Prof. Ioannis Kanellos, IMT-Atlantique (Brest, Francia), Guest, referent: Professor Michele De Gioia.
He is Professor at the IMT Atlantique (www.imt-atlantique.fr), a public engineer school in the system of french “Grandes Écoles”. Coming from the area of mathematics (PhD), he initially demonstrated an interest on knowledge representation subjects in computer science (research director). He also studied linguistics with a specialization to interpretation theories (research director). The last years, his applied research work focuses on adaptive, human-centered mediation systems. His activities find epistemological grounds in ancient Greek philosophers. He is thoroughly interested in digital semiotics, i.e. today’s mutations in reading, interpreting and understanding human universes, with a particular focus on contemporary constructions of “reality”, “objectivity” and “truth(fulness)” in scientific and social debates.

Prof. Pierpaolo Antonello, University of Cambridge (UK), Visiting Scientist, referent: Professor Marta Ferronato.
He is Reader in Italian literature and culture at the University of Cambridge and Fellow of St John’s College. He specializes in contemporary Italian literature, culture and intellectual history. He also published on French philosophy and epistemology, with particular reference to René Girard, Michel Serres, and Guy Debord. With João Cezar de Castro Rocha he published a long interview with René Girard: Evolution and Conversion: Dialogues on the Origins of Culture (London: Continuum, 2008), translated into nine languages. He also edited several collections of essays and books by Girard, including Il sacrificio (Milan: Cortina, 2002); Christianity, Truth, and Weakening Faith: A Dialogue, with Gianni Vattimo (New York: Columbia University Press, 2010); Miti d’origine. Persecuzioni e ordine culturale, with Giuseppe Fornari (Massa: Transeuropa, 2005). He is member of the Research and Publications committees of ‘Imitatio. Integrating the Human Sciences’.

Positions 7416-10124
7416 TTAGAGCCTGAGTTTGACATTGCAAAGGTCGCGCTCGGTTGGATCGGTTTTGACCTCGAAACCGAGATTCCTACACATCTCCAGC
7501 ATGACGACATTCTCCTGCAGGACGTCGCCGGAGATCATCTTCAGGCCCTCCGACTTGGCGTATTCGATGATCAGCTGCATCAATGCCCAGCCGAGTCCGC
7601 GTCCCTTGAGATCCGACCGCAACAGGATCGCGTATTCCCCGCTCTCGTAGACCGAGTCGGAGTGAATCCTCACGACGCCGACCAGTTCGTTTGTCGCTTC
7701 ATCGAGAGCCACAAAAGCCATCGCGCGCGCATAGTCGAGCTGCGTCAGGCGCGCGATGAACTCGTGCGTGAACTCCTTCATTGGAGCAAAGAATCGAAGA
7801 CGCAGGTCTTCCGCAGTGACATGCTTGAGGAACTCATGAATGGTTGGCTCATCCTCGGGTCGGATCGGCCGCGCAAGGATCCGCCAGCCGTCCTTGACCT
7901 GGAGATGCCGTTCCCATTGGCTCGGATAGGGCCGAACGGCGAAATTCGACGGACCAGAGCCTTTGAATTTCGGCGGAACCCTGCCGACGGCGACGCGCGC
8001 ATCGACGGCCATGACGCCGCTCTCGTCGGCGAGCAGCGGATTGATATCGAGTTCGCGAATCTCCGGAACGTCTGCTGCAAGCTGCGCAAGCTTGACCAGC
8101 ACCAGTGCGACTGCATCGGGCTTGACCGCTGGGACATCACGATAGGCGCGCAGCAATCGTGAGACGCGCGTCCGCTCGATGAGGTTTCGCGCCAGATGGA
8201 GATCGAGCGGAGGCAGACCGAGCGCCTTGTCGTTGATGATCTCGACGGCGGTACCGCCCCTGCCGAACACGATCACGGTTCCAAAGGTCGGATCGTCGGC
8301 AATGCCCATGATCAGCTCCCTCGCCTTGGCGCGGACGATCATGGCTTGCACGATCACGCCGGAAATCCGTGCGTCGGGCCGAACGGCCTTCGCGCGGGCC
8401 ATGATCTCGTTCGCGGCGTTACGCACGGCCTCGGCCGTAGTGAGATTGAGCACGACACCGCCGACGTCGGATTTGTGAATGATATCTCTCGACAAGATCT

2018/2019

Daniela Regina PellinUniversidade do Vale do Rio dos Sinos – UNISINOS (Brasile), prog. Be a Doc., referent : Professor Vincenzo Durante.
PhD in Public Law at University of Valley of River of Bells, Rio Grande do Sul, Brazil. (2018). This study was financed in part by the Coordenação de Aperfeiçoamento de Pessoal de Nível Superior - Brasil (CAPES) - Finance Code 001, also Coimbra Group International Programm Be_a_Doc. Master in Law of Society of Information (2010). Teacher and Researcher in Society, Law, New Technologies/Nanotechnologies and Arbitration. Lawyer.

Prof. Léonce Maria Bekemans (Belgio), Visiting ProfessorTheory and Practice of Multi-level Governance, Second Cycle Degree in Human Rights and Multi-level Governance, referent: Professor Marco Mascia.
Léonce Bekemans has an international profile and interdisciplinary academic background with a long-lasting research and multi-lingual teaching/research experience in European studies and an international publication record. He has been for 10 years professor at the College of Europe and worked for various European institutes. His main research interests relate to the broad area of value-oriented integration studies with a focus on the relations between economy, polity, culture and society from a global, European and local perspective and their wider societal impact. He holds the Jean Monnet Chair ad personam “Globalisation, Europeanisation, Human Development” at the University of Padua and is the academic coordinator of its Jean Monnet Centre of Excellence “Intercultural dialogue, Human Rights and Multi-level Governance”at the University’s Human Rights Centre. He is an expert to the Council of Europe, Unesco, the EU, Committee of the Regions and Anna Lindh Foundation in relation to European education, intercultural dialogue and multi-level governance issues. He is also the president of Europahuis “Ryckevelde”, a not-for-profit organisation dealing with European citizenship in Bruges . His most recent publications are “Intercultural Dialogue and Multi-level Governance. A Human Rights Based Approach” (2012), “A Value Driven European Future” (2012), and “Globalisation vs Europeanisation: A Human-centric Interaction” (2013). He is the director of the Series “Europe of Cultures”, published by Peter Lang, International Academic Publishers. He is also member of various international scientific and advisory boards.

Prof. Donna Greschner, University of Victoria (Canada), Visiting Scientist/ProfessorHuman Rights Practice, Second Cycle Degree in Human Rights and Multi-level Governance, referent: Professor Sara Pennicino.